Chickenpox – Definition
Chickenpox is a viral infection. It is highly contagious. It creates a widespread itchy rash. In some, the infection can also cause serious complications. The infection is more dangerous for adults and newborns. It is also a danger for people with suppressed immune systems.
Chickenpox – Causes
Chickenpox is caused by the varicella zoster virus (VZV). It spreads from person to person via:
- Airborne droplets of moisture containing the VZV virus
- Direct contact with fluid from a chickenpox rash
It is contagious 1-2 days before the rash erupts. It remains so until all of the blisters have crusted five days later. It is most contagious just after the rash has broken out.
A pregnant mother can transmit virus to fetus.
Chickenpox – Risk Factors
Factors that increase your chance of getting chickenpox include:
- Close contact with an infected person (unless you’ve been vaccinated or have already had chickenpox)
- Age: less than three years old with peak incidence between 5-9 years old
- Immune deficient state (eg, leukemia, organ transplantation, high-dose steroid, HIV)
- Time of year (late winter, early spring)
Chickenpox – Symptoms
Symptoms break out about 10-21 days after contact. They are more severe in adults than they are in children.
Initial symptoms include:
- Mild headache
- Moderate fever
- Sore throat
- Severe itch
- Lack of appetite
- General feeling of malaise
- Some children complain of abdominal pain
The rash appears within 1-2 days after the first symptoms. The rash will:
- At first consists of small, flat, red spots
- Spots become raised and form a round, intensely itchy, fluid-filled blister
- Blisters develop in clusters, with new clusters forming over 5-6 days
- Usually develop into crops on the skin above the waist, including the scalp
- May also appear on the eyelids, in the mouth, upper airway, voice box, or on the genitals
- Typically crusts over by day six or seven and disappears within three weeks
Chickenpox – Diagnosis
The doctor will ask about your symptoms and medical history. A physical exam will be done. Diagnosis is usually made on the basis of age and the rash. Blood and lab tests to identify the virus are rarely needed.
Chickenpox – Treatment
In most people, chickenpox is mild. It will naturally run its course. In these cases, treatment focuses on relieving the symptoms.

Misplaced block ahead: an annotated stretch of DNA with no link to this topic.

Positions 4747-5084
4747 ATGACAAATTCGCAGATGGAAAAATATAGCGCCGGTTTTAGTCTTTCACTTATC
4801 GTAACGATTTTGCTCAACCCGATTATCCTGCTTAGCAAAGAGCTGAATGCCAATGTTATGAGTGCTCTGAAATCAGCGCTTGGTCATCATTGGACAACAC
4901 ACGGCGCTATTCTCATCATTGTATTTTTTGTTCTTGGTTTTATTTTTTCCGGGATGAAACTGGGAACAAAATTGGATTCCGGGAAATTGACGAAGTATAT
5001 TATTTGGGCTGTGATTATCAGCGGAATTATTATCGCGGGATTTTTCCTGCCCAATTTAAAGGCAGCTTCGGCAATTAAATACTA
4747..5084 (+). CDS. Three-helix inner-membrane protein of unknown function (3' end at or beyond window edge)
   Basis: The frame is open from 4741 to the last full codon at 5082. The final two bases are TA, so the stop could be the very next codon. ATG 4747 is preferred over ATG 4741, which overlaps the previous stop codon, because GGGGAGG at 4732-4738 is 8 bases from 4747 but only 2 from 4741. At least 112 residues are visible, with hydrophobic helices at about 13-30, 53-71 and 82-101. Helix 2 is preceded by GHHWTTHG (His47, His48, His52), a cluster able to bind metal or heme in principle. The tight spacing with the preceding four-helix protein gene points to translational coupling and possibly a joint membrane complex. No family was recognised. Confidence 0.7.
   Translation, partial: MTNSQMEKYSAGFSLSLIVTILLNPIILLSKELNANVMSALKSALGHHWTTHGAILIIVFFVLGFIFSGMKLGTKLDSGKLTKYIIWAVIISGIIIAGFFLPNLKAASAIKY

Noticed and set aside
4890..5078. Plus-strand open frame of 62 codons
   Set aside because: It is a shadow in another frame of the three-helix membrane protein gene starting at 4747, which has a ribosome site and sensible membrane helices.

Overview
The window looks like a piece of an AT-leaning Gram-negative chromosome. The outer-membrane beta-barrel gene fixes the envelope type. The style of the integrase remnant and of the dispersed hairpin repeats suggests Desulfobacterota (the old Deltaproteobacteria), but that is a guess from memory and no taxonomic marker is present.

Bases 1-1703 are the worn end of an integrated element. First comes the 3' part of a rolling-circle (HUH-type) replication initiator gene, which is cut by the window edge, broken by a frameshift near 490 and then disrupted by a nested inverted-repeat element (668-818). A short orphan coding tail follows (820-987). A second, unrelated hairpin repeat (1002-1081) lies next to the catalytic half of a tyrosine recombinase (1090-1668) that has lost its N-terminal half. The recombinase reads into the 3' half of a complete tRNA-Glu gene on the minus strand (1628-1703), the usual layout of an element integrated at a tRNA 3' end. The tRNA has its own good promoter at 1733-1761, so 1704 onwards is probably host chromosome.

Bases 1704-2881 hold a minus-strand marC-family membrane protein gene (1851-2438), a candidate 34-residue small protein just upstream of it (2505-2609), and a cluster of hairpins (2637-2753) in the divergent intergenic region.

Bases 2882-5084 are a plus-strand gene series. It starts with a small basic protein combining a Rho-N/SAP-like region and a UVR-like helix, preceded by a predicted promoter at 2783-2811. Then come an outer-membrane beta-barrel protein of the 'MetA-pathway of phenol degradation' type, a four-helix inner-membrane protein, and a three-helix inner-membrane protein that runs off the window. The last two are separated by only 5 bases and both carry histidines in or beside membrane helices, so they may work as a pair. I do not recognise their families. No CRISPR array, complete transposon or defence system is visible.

To Reduce Itching
- Wet compresses on the skin
- Nonprescription anti-itch creams or lotions
- Oatmeal baths
- Oral antihistamines (eg Benadryl)
- Note : Aspirin is not recommended for children or teens with a current or recent viral infection. This is because of the risk of Reye’s syndrome. Ask your doctor which other medicines are safe for your child.
Antibiotics can not cure infections caused by a virus. They may be given if the rash becomes infected with bacteria.
The course, severity and duration of the infection may be reduced by antiviral medications such as:
They are often used in:
- Adolescents, adults, and individuals with compromised immune systems
- Individuals with chronic skin or lung diseases and those taking aspirin or steroids
Varicella-zoster immune globulin is often given immediately after exposure. It is reserved for newborns and people with weak immune systems.
Chickenpox – Prevention
Avoid contact with anyone who has chickenpox. This is very important if you have not been vaccinated against the infection.
Vaccination in Children
The varicella vaccine or a combination vaccine called MMRV (protects against measles, mumps, rubella, and varicella) is recommended for most children.
There is a “catch-up” schedule if your child has missed the routine injections.
Vaccination in Adults
Adults who have never received the varicella vaccine or have never had chickenpox should also be vaccinated.
Vaccination After Exposure
If you or your child has not been vaccinated but has been exposed to chickenpox, a vaccine given right away may help lessen the severity of the infection or prevent it.